Tag Archives: Fair Debt Collection Practices Act

Second Circuit Rules That Debt Dispute Need Not Be in Writing

The Fair Debt Collection Practices Act (FDCPA) requires debt collectors to send their debtors written notice containing certain information, including the amount of the debt, the name of the creditor, and a statement informing debtors that they have thirty (30) days to dispute the validity of the debt, or the debt collector will assume that the debt is valid.  Debt collectors have long taken the position that any dispute as to the validity of a debt must be in writing.  The Third Circuit (Delaware, New Jersey, Pennsylvania, and U.S. Virgin Islands) has agreed with this position; the Ninth Circuit (Alaska, Arizona, California, Guam, Hawaii, Idaho, Montana, Nevada, Northern Mariana Islands, Oregon, and Washington) has taken the opposite view.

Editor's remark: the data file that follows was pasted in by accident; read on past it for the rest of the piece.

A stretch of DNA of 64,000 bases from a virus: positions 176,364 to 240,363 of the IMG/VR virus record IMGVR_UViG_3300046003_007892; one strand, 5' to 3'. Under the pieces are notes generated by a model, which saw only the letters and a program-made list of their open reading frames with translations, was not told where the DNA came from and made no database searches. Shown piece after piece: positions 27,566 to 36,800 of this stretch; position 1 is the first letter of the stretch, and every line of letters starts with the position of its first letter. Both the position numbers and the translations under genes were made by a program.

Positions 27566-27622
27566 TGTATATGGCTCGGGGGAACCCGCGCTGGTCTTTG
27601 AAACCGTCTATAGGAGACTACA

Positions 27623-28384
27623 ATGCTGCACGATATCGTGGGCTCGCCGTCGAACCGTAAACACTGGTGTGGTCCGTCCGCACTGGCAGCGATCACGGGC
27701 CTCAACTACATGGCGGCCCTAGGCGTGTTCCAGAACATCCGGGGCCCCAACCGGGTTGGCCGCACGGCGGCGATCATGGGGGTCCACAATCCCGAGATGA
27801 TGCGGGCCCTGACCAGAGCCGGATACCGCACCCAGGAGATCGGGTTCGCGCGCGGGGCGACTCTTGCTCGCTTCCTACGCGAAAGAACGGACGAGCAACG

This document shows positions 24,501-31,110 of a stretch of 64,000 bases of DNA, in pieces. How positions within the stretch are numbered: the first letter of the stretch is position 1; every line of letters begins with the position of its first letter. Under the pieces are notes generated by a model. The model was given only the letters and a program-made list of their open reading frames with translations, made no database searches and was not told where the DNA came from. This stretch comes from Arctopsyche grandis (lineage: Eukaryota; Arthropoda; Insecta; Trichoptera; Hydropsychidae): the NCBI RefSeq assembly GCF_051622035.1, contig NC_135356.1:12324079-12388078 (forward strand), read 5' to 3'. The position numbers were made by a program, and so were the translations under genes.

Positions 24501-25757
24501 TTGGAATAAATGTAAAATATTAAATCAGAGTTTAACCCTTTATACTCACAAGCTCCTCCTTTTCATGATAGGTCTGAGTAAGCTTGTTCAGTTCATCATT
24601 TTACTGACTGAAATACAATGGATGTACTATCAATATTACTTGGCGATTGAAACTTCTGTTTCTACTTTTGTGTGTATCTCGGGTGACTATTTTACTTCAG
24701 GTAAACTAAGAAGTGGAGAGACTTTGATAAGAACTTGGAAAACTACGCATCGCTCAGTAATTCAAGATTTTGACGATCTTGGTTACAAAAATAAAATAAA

This may seem like the sort of thing that would not come before the courts very often, and for the most part, that has been the case.  Debt collectors and debtors alike usually assume that any sort of dispute must be in writing, as the FDCPA specifies that other disputes must be in writing to be effective.